Plain English Data Protection Act 2018 – Part 5.2

Anonymous Elizabeth
Anonymous Elizabeth

Part 5.2 – The Information Commissioner

More of the same about the duties and powers of the Information Commissioner in Part 5.2. I’m thinking that while this is good to work through this legislation and begin to understand what tasks and processes we’ve set for ourselves it will be neat a year or two on to see how we have tested this legislation. Sounds like a follow-up blog series in 2020 to me!

Section 129 – Consensual audits

I’m going to have to be honest and say that I read this as consensual adults. I was prepared for something a lot more interesting. But it really is as boring as it actually reads. With permission, the Commish can come in and undertake an audit of a controller’s practices.

Section 130 – Records of national security certificates

So the Commissioner will publish national security certificates. No big whoop. The text of the certificate can be redacted if the minister issuing the certificate believes that publishing it would be against the interests of national security, contrary to public interest and or jeopardise the safety of any person.

Now I understand that we live under a system defined by precedent and that the test for whether any or all of these things are likely will most likely be left up to courts to define. I’d expect up until that time people wishing to abuse the system will just say that one or more of these events are likely causing the certificate to still be published, but without the text.

I’m uneasy about this because it seems silly to create a law and then wait patiently for people to abuse it to understand how we are going to start applying it. I see sense in that methodology as well, I’m just impatient. Impatience seems to be a 21st-century curse.

Section 131 – Disclosure of information to the Commissioner

This is a neat section. It declares that no law or rule will stop a person being able to disclose information to the Information Commissioner.

Section 132 – Confidentiality of information

This section strikes me as a little weird. It is essentially saying that this law also applies to the individuals who are or work for the Information Commissioner. Perhaps because they will likely have access to privileged information this needs to be stated outright? I would think that a law applies to everyone in the country, not just people who are not in the government.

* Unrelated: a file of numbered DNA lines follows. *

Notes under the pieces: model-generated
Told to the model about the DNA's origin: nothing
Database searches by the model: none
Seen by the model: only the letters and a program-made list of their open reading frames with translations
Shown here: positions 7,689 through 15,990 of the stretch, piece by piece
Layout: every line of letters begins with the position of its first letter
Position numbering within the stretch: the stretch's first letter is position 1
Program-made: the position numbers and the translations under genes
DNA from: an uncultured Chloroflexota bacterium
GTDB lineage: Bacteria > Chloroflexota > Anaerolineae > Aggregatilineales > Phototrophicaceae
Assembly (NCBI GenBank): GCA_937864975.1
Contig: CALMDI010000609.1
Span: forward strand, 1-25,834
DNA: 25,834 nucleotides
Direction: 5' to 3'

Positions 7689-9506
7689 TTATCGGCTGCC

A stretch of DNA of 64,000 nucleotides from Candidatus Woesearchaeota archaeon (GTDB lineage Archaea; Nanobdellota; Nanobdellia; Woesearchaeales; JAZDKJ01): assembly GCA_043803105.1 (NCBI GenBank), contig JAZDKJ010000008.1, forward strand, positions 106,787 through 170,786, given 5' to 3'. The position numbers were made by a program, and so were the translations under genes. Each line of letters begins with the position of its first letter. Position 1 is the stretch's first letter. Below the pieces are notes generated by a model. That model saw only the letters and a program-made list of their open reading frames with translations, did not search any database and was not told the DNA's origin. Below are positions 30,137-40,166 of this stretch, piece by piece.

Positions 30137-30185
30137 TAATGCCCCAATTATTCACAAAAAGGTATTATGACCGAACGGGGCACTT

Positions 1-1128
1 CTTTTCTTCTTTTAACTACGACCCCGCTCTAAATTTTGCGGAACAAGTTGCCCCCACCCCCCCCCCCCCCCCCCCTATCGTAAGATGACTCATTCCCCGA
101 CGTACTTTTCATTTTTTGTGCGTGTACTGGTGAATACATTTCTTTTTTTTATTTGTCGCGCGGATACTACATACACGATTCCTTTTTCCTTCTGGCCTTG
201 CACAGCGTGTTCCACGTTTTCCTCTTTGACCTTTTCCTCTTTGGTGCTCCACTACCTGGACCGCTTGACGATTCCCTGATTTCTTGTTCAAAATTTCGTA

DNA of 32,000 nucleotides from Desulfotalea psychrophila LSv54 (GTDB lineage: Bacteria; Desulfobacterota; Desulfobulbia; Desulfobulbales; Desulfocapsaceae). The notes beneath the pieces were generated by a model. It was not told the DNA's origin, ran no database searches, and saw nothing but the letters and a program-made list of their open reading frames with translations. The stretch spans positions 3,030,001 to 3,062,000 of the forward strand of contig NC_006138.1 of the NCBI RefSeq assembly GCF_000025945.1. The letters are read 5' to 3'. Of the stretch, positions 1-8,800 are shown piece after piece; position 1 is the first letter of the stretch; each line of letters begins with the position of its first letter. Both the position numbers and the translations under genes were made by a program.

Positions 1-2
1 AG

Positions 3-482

I wouldn’t think writers of legislation would be that blatantly open about a differentiation between everyone and the ruling classes. There must be a use case I can’t foresee here.

Section 133 – Guidance about privileged communications

The Information Commissioner must write up guidance about how privileged information is handled and maintained securely.

Section 134 – Fees for services

You can be charged for any service that is outlined in GDPR or the DPA 2018 if you are not the data subject or a data protection officer (I think that is code for a company that is the subject of the request). Makes sense I guess.

I’m a bit in two minds about whether or not you need to list in your legislation that you can charge fees. Perhaps this is argued about so much that it is easier to put it in from the beginning rather than not putting anything and then arguing in courts whether or not you can charge?

Section 135 – Manifestly unfounded or excessive requests by data subjects etc

Then it is said in the very next section that a Commissioner can charge a fee if the data subject’s request is manifestly unfounded or excessive. Excessive is defined as merely repeating that substance of a previous request. The Commissioner also has to justify unfounded. So this is a bit better at explaining how to determine compliance.

Section 136 – Guidance about fees

The Commissioner needs to publish guidance about the fees so they aren’t sneaky. Sounds fair to me.

Section 137 – Charges payable to the Commissioner by controllers

This is perplexing a bit. Must be a use case that I again can’t see. But the Secretary of State (we’ve had the argument about whom that actually refers to) can require controllers to pay fees to the Commissioner. For what reason doesn’t seem to be indicated.

Section 138 – Regulations under section 137: supplementary

Follows on from section 137 and defines a bunch of loops that the Secretary of State must jump through to do this. There seems to be a lot of thought put into this power. I must just be missing the obvious reason for why this is required.

Section 139 – Reporting to parliament

The Commissioner needs to report annually to Parliament.

Section 140 – Publication by the Commissioner

The report needs to be published.

Section 141 – Notices from the Commissioner

A definition of notices issued by the Information Commissioner, to give them a shape or format.


So I’m feeling a bit more buoyed after these last two parts. Perhaps there is a bit more hope for British legislation authors?

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Born into the wilds of mid-western America, Matthew has lived his life creating. The kind of kid that bought a tarp, some PVC pipe and a skate board; fashioned himself a windsurfing set-up and then saw an opportunity in a local tornado. "Sorry Mom." Undergraduate in Art and Design, Doctorate in Scottish History, Matthew came late to the realisation that if he's going to use his diverse skill set he'd have to employ himself.